How to Empty the House
As you look around the house, you may notice a table filled to the brim with papers and all manner of other things that sorely need to be cleaned; and when you start cleaning, you might find other things you forgot about. You may start to look around your bedroom and find an old box hidden in the back of your closet, and it’s filled with loads of things that no longer work. But you haven’t gotten rid of them. Why? Chances are because you forgot about it or they hold some sort of sentimental value to you. So you then become faced with a dilemma—to throw it out or not? While such a decision might be difficult, it can be even more difficult if we are helping to take care of an aging parent.
Everyone has junk and things they don’t need or use anymore. It can start to pile up on anyone for a variety of reasons, such as having an elderly relative move in. Before you know it, it can seem like an overwhelming task trying to sort through it all. Here are some tips that will help you (and your loved one) to be able to part with all that stuff that’s piled up or you forgot you had:
1. Start Yesterday.
Almost everyone has had the feeling, when faced with an ever-growing mountain of stuff, that they should have started this sooner. The earlier you start sorting through things, the sooner you can get rid of what you no longer need and have a cleaner, safer house for you and your loved ones. If you need some help getting your relatives to part with some things, appeal to their better sense. Say something like, “It’s going to be a lot more difficult for me to do this by myself when you’re gone than to do it together now.”
2. Snap it, dump it.
If a relative doesn’t wish to part with a particular something, it isn’t necessarily because he or she actually wants the thing around; rather, it’s possible that there are memories attached to the thing and he or she does not want to lose it. If that’s the case, take a picture of the item, and then get rid of the item. You’ll have less clutter and they’ll still get to keep their fond memories. Everybody wins.
3. Box it and “forget” it.
If there are things that you are certain no one wants to see again—but your relative still says the thing’s important—try some different boxing methods. Get some official, sturdy moving boxes, and label the contents. Then, you can move the cluttered stuff down to the basement or to a storage unit. In most cases, the item is never asked about (and thus never seen) again, but your loved one can still rest assured knowing it’s safe. For any items you might want to leave out, write down the significance on a piece of paper and stick it to the bottom.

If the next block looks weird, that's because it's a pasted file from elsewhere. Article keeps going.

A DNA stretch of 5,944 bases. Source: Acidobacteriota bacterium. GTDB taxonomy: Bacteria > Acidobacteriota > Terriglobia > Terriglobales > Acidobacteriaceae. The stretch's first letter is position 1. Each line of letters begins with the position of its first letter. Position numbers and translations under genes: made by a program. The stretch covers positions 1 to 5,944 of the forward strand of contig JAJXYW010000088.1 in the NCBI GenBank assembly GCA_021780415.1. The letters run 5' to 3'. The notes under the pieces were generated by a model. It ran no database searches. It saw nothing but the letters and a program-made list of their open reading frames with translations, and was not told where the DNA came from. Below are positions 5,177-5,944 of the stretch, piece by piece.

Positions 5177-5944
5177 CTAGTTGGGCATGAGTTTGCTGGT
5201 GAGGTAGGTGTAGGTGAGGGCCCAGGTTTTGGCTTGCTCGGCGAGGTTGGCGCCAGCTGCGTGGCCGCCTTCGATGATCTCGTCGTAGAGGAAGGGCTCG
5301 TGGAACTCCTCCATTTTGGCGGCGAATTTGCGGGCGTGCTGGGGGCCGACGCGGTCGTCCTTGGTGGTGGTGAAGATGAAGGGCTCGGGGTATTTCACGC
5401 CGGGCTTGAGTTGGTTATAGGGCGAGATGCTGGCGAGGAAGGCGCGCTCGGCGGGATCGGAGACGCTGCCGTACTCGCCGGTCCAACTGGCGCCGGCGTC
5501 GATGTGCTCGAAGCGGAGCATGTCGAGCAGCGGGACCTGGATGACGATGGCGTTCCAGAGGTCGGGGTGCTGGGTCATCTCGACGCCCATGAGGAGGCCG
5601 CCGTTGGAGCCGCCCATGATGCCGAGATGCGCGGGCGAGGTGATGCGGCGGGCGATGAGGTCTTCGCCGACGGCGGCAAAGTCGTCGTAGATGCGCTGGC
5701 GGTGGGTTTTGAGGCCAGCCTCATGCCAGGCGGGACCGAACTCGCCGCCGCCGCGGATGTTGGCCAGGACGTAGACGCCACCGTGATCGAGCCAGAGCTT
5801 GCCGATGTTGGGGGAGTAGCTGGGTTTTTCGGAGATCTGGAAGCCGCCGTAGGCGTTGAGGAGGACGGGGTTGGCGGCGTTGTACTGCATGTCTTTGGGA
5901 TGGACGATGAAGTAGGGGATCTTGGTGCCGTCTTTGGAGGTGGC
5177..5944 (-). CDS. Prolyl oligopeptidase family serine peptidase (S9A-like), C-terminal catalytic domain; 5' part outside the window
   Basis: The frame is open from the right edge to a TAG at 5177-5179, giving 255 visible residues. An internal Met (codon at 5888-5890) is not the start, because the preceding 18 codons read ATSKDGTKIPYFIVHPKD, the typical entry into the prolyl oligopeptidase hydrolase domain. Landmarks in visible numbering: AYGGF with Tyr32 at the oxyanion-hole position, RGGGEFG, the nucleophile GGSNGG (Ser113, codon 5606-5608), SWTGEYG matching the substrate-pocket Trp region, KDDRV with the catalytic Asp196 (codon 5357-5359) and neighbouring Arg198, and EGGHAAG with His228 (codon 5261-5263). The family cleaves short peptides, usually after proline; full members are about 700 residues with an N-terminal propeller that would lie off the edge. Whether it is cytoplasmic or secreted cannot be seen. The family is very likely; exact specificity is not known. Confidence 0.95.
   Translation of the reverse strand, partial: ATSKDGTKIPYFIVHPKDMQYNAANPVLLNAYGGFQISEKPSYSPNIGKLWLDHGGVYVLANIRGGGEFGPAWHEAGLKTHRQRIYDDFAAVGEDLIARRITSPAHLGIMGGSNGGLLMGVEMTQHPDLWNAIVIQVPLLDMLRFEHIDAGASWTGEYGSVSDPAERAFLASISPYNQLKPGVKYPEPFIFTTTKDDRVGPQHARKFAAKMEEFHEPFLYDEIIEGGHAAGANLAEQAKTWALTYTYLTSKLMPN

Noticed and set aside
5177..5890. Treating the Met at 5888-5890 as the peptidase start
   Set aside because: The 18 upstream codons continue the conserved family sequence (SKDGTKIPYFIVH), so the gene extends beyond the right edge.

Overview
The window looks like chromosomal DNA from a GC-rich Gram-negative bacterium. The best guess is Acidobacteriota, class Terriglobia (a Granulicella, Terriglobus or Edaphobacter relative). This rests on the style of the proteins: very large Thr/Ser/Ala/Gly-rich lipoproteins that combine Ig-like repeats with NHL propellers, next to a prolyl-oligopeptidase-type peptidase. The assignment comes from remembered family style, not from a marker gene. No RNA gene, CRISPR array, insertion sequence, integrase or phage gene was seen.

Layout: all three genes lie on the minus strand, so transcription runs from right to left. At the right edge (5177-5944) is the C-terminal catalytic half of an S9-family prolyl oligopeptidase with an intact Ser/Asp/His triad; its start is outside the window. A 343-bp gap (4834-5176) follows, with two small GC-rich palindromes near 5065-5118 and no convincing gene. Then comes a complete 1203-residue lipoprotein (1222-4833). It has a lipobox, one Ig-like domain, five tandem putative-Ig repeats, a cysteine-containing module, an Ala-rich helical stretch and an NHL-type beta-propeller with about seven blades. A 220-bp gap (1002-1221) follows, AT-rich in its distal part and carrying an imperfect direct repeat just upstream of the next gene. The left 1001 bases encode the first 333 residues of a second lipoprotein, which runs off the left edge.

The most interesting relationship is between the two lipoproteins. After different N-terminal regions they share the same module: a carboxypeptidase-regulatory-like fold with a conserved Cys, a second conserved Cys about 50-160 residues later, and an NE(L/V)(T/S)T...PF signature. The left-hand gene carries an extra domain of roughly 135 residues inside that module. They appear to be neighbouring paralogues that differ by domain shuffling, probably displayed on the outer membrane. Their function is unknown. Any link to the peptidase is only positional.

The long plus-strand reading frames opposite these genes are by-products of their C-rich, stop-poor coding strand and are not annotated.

4. Develop some questions to sort by.
The questions you ask depend on the situation, but you can still have some fun with it. Things like: “When was the last time you wore it?” (if it’s been over 2 years, it goes out.) “Does it work?” (If it doesn’t, get rid of it.) No matter the questions you ask, try to focus on the potential gains of not having it around, like less to clean, safer floors, money, and helping someone else, rather than the losses.
5. Distinguish saving from collecting or hoarding.
To us all that stuff might look like just junk, but trying to understand his or her motives for keeping it can help us better know how to proceed. For instance, someone raised during the Depression could keep stuff because they “might need it one day.” Collectors could possibly be persuaded to cash in on any collections due to the climate of the economy, or you could work with them to divide the collection up among grandchildren as gifts. Hoarders, though, are often sick, but you can sneakily get rid of some of their things with much less fuss. You just have to learn how to spot one.
6. Use cleaning as an alternative.
You might be able to get a parent to consider cleaning by simply suggesting that you spend maybe one evening per week or maybe an hour per evening just cleaning up stuff. You could also use this as an alternative to watching something you’d rather not.
7. Enlist professional help.
In the event of a crisis or if you’re not in town, you might look into locating a senior move manager. These experts know what to do with all that stuff you don’t want or need anymore, and also some empathetic ways to help someone to give it up willingly.